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The Polar Express
One of the greatest “WOW” experience for us in this world of films

By Ahmed Ashiful Haque

“The Polar Express" pulls into movie theatres just in time for the festive holiday season… and for a lift to the human spirit. The film is a complete treat; with stunning animation that flawlessly echoes gorgeous drawings, five distinct performances from Academy Award-winning Tom Hanks, and imaginative direction by Robert Zemeckis, the experience is not only topical in multiple ways (some of them buried deep within its theming)… it's also an absolute delight.

The Polar Express, an inspiring adventure based on the beloved children's book by When a doubting young boy takes an extraordinary train ride to the North Pole, he embarks on a journey of self-discovery that shows him that the wonder of life never fades for those who believe.

Based on Chris Van Allsburg's best-selling 29-page novel about a boy's waning faith in Santa Claus and his inspirational journey to the North Pole, "Polar Express" is the first computer-generated film based on the performances of humans. But the film is not sheer wizardry; it also has heart. The story a popular one of a Hero Boy, who is roused one Christmas Eve to board a train that will take him to the North Pole on a journey of self-discovery. While seeing is believing, Hero Boy learns that the things that are most real in the world are those we cannot see.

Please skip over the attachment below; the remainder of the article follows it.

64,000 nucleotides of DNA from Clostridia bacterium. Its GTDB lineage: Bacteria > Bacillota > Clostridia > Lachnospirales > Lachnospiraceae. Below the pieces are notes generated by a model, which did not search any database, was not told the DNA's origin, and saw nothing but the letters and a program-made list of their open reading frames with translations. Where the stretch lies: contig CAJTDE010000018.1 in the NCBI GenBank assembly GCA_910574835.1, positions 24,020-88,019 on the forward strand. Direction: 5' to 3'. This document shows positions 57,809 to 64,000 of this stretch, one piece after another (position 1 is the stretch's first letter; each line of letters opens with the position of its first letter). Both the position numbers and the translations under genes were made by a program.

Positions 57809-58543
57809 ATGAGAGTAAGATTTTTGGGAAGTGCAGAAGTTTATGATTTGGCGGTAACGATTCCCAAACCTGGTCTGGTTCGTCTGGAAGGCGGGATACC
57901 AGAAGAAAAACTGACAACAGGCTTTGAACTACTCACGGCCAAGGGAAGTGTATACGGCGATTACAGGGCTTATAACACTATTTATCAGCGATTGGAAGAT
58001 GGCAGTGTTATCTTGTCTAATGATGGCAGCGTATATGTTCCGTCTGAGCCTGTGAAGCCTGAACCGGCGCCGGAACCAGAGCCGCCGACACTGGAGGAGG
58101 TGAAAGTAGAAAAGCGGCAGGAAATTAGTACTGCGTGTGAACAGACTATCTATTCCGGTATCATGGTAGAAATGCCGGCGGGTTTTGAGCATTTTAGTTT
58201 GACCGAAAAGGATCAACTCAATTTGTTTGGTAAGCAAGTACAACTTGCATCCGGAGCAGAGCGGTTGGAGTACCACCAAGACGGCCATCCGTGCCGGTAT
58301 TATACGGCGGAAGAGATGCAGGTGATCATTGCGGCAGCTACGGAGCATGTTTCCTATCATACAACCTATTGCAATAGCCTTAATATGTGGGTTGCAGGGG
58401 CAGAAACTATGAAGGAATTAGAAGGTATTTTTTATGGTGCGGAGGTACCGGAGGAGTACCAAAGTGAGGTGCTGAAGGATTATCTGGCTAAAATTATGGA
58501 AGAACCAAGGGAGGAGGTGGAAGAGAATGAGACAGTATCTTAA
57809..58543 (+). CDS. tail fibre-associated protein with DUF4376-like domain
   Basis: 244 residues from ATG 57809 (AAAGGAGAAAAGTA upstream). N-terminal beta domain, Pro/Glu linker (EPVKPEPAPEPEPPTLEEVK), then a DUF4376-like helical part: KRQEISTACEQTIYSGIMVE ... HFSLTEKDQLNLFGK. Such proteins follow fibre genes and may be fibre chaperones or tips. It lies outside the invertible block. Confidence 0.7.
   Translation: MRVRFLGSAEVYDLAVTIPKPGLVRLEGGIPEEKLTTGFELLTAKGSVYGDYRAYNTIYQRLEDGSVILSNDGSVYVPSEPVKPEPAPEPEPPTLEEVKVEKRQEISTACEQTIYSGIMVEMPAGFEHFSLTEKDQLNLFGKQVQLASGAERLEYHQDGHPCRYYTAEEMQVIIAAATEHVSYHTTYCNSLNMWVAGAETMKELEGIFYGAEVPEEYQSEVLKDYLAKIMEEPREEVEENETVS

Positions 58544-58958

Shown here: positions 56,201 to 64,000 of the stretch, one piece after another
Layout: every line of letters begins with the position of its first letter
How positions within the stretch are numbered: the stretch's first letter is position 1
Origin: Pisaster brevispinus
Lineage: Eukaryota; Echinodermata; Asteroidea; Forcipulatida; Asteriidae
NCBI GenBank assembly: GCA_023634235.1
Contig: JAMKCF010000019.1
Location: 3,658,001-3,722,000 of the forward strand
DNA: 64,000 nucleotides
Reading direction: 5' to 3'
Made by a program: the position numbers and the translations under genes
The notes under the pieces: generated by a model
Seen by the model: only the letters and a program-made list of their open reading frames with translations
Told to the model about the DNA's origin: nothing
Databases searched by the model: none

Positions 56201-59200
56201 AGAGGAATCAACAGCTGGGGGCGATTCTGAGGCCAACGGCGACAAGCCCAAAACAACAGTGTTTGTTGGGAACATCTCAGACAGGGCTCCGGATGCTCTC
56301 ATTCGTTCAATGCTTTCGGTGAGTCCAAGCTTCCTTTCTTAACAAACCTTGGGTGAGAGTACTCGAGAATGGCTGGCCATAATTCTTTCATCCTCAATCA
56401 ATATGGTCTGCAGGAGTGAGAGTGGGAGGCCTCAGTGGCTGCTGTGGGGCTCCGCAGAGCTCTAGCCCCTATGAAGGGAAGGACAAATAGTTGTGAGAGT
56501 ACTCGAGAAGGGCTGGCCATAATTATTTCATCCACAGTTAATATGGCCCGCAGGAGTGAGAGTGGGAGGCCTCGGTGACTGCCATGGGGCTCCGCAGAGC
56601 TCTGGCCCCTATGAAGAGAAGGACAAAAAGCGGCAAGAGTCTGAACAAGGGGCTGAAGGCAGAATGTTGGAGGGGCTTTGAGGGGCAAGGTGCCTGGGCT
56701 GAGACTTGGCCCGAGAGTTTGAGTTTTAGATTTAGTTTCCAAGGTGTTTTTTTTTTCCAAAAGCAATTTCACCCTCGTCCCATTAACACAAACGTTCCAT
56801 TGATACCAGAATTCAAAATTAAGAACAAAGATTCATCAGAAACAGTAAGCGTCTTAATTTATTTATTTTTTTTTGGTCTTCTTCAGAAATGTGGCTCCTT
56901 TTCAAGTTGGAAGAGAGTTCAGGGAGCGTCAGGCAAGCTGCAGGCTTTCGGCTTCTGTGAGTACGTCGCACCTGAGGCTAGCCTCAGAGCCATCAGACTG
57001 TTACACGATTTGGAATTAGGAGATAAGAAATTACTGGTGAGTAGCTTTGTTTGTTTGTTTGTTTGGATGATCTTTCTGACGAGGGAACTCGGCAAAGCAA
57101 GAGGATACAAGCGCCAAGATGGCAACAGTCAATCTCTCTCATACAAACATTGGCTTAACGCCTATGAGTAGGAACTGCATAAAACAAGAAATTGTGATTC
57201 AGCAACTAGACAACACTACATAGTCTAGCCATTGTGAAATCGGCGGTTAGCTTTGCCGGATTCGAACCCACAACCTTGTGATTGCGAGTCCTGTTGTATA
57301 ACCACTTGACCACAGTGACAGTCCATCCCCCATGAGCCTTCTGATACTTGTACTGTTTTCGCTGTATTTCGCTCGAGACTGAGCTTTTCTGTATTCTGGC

In most cases, there is nothing at all magical about the process of filmmaking. But there is certain magic in "The Polar Express." It was rendered by computers that emulated human performances through a unique process wherein Hanks and other cast members were "captured" as they enacted the story in studio…but it may be the first film where organic creativity was largely unhampered by the limitations of the technology. The animation is almost spooky in its realism; at times you will completely forget the movie is imagined, not filmed.

The train contains a diverse mix of traveling kids. Most enchanting are the confident and tender Hero Girl and the Know-It-All Boy, that thick-headed brain we all remember from our school days. One-man acting band Hanks is wonderfully skillful as both the doubting Hero Boy as well as a comic hoot as the punctilious train conductor. Hanks also does solid turns as the Boy's Father, the Hobo and Santa. "Polar Express" is a runaway thrill when the train cascades, roller coaster-like through cavernous peaks and whips the line across icy lakes.

Beloved by children, The Polar Express holds a special appeal for adults as well, who see themselves in the character of the young boy and remember their own childhood excitement and anticipation on that one most important night of the year. Perhaps they also remember the moment when the first shadowy doubts crept into their own young hearts and they realized that growing up might mean losing something precious and intangible forever, something they couldn't quite define but they could certainly feel.